Irish-born actor George Brent was the star of about 300 plays and 100 films including "Dark Victory" and "Jezebel."
Brent's screen personality—the black, slicked hair and gentle mustache-quirking smile—was first seen by American audiences in the Broadway play "Love, Honor and Betray."
That play was a flop, but it helped bring Brent to the notice of motion pictures. It did the same for another youngster in the company, Clark Gable, who had no mustache at the time.
"He stole that damn mustache from me," Brent said in later years. "And he stole a lot of girls, too...."
Not all of them, however. His first film was "The Rich Are Always With Us," with Ruth Chatterton. Brent married his costar while making their second picture together, "The Crash." The marriage failed eight months later, as did others to actresses Constance Worth and Ann Sheridan. Sheridan announced the end of their nine-month marriage just five days before Brent quit pictures to become an Air Force flight instructor in late 1942.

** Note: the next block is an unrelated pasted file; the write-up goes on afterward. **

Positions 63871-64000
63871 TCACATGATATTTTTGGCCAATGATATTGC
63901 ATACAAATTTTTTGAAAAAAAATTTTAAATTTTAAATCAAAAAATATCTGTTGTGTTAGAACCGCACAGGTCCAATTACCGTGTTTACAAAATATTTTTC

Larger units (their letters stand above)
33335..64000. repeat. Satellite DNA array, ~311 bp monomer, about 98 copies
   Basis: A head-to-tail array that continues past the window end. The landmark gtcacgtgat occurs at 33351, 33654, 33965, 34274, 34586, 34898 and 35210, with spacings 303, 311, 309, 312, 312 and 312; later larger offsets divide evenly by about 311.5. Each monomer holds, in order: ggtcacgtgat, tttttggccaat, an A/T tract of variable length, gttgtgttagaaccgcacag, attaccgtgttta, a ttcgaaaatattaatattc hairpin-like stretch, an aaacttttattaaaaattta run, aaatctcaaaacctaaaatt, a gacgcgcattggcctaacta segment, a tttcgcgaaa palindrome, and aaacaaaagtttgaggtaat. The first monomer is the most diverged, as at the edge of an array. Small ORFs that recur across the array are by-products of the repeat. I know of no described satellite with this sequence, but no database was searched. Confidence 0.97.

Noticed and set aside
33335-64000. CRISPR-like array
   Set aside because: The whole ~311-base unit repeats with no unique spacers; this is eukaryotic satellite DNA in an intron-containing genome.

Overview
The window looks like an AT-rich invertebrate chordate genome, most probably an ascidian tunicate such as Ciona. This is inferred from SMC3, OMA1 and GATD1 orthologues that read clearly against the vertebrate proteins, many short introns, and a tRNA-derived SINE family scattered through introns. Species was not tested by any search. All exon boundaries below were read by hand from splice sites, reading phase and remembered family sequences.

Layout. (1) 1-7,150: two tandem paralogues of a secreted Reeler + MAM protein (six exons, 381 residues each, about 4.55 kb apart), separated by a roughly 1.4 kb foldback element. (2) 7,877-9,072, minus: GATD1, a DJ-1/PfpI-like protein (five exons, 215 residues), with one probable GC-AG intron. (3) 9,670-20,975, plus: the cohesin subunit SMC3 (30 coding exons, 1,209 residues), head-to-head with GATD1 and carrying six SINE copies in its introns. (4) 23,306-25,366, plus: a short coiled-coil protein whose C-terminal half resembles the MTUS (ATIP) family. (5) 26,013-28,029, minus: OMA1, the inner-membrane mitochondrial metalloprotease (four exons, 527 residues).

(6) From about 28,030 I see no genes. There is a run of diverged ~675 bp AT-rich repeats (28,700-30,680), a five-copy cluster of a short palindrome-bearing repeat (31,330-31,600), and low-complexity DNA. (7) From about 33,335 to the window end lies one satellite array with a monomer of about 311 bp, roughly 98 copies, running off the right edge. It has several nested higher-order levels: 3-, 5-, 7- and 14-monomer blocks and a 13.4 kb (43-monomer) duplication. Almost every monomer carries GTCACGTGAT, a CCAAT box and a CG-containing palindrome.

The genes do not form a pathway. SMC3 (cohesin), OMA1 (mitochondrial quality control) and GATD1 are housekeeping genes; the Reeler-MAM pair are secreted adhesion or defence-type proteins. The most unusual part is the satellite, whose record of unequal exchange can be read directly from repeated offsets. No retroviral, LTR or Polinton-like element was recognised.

During his career, Brent worked with such actress as Bette Davis (his costar in "Jezebel" and "Dark Victory") and with Claudette Colbert, Greta Garbo, Barbara Stanwyck, Joan Blondell and Loretta Young.
His films included "'Til We Meet Again," "Honeymoon for Three," "Racket Buster," "Wings of the Navy," "The Fighting 69th" and "Weekend Marriage."
Brent's final film was the 1978 "Born Again" story of Watergate figure Charles Colson, in which he had a cameo role as a judge.